There are many different ways self-consciousness can spring up. You may feel self-conscious around people you know, like your family members or closest friends. You may feel self-conscious at work, even though you spend hours every week around your co-workers. Or you may feel self-conscious when out in public and surrounded by strangers. However, you probably don’t feel self-conscious when you’re home alone.

How to Stop Being Too Self-Conscious

When you’re in the throes of self-consciousness, it’s nearly impossible to remember how to stop feeling that way. That’s why it’s so important to prepare ahead of time, when you’re feeling ready to tackle the problem instead of succumbing to it.

Here are a variety of ways to feel better about yourself and stop thinking about how others see you.

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1. Ask Yourself, “So What?”

One way to banish negative, self-conscious thoughts is to do just that: banish them.

The next time you walk into a room and feel your face getting red, think to yourself, “So what?” How much does it really matter if people don’t like how you look or act? What’s the worst that could happen?

Most of the time, you’ll find that you don’t have a good answer to this question. Then, you can immediately start assigning such thoughts less importance. With self-awareness, you can acknowledge that your negative thoughts are present and realize that you don’t agree with them.[2] They’re just thoughts, after all.

2. Be Honest

A lie that self-consciousness might tell is that there’s one way to act or feel. Honestly, though, everyone else is just figuring life out as well. There isn’t a preferred way to show up to an event, gathering, or public place. What you can do is be honest with your feelings and thoughts.[3]

If you feel offended by something someone says, you don’t have to smile to be polite or laugh to fit in with the crowd. Instead, you can politely say why you disagree or excuse yourself and find a group of people who you relate to better. If you’re nervous, don’t overcompensate by trying to look relaxed and casual — it’ll be obvious you’re putting on a front. Instead, nothing is more endearing than saying, “I’m a little nervous!” to a room of people who probably feel the exact same way.

On the same note, if you don’t understand why someone wants you to do something, question it. You can do this at work, at home, or even with people you don’t know well. Nobody should force you to do something you don’t want to do.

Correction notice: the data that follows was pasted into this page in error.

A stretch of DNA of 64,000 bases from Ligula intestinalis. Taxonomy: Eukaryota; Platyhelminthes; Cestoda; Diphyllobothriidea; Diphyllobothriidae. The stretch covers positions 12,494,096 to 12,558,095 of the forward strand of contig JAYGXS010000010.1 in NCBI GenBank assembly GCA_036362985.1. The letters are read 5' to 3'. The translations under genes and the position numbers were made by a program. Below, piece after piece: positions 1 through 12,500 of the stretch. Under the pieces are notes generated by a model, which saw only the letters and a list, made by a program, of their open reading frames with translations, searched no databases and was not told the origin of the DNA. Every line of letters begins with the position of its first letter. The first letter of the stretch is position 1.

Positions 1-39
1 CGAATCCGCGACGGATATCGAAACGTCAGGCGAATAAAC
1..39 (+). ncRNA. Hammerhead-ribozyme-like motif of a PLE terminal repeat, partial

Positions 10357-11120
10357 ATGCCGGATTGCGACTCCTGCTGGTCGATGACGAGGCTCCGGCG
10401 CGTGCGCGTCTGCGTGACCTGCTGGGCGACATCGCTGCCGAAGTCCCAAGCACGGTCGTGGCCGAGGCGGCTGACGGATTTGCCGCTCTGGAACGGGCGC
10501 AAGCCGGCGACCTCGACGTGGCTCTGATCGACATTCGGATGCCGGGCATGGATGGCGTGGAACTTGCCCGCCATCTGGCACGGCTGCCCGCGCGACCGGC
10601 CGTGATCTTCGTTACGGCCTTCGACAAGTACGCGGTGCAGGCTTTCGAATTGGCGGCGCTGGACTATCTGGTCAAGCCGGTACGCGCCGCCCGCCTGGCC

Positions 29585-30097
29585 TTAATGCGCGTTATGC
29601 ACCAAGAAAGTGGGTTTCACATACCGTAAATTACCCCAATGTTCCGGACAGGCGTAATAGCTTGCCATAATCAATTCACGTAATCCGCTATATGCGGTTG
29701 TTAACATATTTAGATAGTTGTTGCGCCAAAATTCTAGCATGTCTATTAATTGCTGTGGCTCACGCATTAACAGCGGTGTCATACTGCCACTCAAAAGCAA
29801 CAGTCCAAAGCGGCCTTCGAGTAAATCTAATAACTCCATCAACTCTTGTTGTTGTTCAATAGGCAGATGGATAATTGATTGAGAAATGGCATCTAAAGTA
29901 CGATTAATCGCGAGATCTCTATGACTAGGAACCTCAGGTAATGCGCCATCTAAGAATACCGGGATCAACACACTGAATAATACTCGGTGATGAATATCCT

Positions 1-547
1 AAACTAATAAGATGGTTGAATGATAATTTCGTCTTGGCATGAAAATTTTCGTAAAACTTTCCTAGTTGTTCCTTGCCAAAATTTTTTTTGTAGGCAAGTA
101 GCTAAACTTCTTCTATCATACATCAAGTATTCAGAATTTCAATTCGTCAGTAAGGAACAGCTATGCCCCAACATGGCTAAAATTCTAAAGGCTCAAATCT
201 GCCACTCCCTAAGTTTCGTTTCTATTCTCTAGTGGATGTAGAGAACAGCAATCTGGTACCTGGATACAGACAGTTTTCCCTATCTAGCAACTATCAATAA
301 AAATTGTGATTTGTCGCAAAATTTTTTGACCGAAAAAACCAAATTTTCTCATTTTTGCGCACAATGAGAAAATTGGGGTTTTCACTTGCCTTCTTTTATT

Also, even if you’re willing to do what’s asked of you, there’s nothing wrong with asking for more clarification. People will realize that you’re not a person to be bossed around.

3. Understand Why You’re Struggling at Work

Being self-conscious at work can get in the way of your daily responsibilities, your relationships with co-workers, and even your career as a whole. If you’re facing some sort of conflict but you’re too nervous to speak up, you may be at the whim of what happens to you instead of taking some control.

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If you’re usually confident at work, you may be wondering where this new self-consciousness is coming from. It’s possible that you’re dealing with burnout.[4] Common signs are anxiety, fatigue and distraction, all of which can leave you feeling under-confident.

4. Succeed at Something

When you create success in your life, it’s easier to feel confident[5] and less self-conscious. If you feel self-conscious at work, finish the project that’s been looming over your head. If you feel self-conscious in the gym, complete an advanced workout class.

Exposing yourself to what you’re scared of and then succeeding at it in some way (even just by finishing it) can do wonders for your self-esteem. The more confidence you build, the more likely you are to have more success in the future, which will create a cycle of confidence-building.

5. Treat All of You — Not Just Your Self-Consciousness

Trying to solve your self-consciousness alone may not treat the root of the problem. Instead, take a well-rounded approach to lower your self-consciousness and build confidence in areas where you may struggle.

Even professional counselors are embracing this holistic type of treatment[6] because they feel that the health of the mind and body are inextricably linked. This approach combines physical, spiritual, and psychological components. Common activities and treatments include meditation, yoga, massage, and healthy changes to diet and exercise.

If much of this is new to you, it will pay to give it a try. You never know how it will impact you.

If you’re feeling self-conscious about how your body looks, a massage that makes you feel great could boost your confidence. If you try a new workout, you could have something exciting to talk about the next time you’re in a group setting.

Putting yourself in a new situation and learning that you can get through it with grace can give you the confidence to get through all sorts of events and nerve-wracking moments.